When working with distant collaborators on the same documents, one often uses
a version control system, which is a program tracking the history of files and
helping importing modifications brought by others as patches. The
implementation of such a system requires to handle lots of situations depending
on the operations performed by users on files, and it is thus difficult to
ensure that all the corner cases have been correctly addressed. Here, instead
of verifying the implementation of such a system, we adopt a complementary
approach: we introduce a theoretical model, which is defined abstractly by the
universal property that it should satisfy, and work out a concrete description
of it. We begin by defining a category of files and patches, where the
operation of merging the effect of two coinitial patches is defined by pushout.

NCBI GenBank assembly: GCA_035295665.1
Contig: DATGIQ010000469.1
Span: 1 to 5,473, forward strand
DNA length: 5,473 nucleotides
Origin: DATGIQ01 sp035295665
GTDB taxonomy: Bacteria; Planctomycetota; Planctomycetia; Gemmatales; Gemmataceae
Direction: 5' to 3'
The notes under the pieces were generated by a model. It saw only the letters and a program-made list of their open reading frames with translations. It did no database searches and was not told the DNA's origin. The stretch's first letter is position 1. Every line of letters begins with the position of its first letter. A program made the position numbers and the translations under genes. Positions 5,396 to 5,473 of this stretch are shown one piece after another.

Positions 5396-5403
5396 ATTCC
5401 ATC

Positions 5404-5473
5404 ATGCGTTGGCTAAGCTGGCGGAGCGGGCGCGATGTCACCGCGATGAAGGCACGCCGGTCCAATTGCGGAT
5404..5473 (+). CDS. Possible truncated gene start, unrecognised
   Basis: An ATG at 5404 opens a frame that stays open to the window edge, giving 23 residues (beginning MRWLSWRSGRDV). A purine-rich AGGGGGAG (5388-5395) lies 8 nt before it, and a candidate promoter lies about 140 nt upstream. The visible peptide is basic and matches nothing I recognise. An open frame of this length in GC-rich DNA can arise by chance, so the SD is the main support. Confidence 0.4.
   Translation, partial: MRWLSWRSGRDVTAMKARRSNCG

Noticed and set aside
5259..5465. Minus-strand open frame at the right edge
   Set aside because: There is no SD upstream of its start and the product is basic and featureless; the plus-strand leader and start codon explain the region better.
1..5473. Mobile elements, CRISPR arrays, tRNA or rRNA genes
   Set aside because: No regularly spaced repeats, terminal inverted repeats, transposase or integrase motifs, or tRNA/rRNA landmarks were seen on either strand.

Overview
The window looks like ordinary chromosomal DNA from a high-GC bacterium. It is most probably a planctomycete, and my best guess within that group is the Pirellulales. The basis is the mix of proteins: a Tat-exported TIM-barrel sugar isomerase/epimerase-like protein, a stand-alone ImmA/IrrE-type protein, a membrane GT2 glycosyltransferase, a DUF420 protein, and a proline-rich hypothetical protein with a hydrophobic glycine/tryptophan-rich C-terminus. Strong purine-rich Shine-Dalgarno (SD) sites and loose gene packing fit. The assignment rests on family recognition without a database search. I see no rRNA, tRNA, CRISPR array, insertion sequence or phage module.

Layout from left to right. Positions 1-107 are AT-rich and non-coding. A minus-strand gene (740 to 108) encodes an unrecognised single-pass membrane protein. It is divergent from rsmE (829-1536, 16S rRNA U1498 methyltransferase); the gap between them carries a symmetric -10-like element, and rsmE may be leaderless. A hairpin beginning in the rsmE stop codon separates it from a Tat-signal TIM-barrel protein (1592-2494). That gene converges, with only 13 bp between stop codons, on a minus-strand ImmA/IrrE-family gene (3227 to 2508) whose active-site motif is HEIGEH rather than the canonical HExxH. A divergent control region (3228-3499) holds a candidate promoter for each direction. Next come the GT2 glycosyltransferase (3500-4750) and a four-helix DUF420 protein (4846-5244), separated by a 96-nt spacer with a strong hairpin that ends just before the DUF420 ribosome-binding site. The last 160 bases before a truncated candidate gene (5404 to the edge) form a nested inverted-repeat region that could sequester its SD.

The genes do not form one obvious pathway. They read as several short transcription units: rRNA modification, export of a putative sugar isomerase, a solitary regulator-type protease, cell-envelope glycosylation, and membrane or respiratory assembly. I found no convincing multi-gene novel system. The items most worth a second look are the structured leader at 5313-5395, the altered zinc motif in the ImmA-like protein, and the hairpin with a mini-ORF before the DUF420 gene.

Since two patches can be incompatible, such a pushout does not necessarily
exist in the category, which raises the question of which is the correct
category to represent and manipulate files in conflicting state. We provide an
answer by investigating the free completion of the category of files under
finite colimits, and give an explicit description of this category: its objects
are finite sets labeled by lines equipped with a transitive relation and
morphisms are partial functions respecting labeling and relations.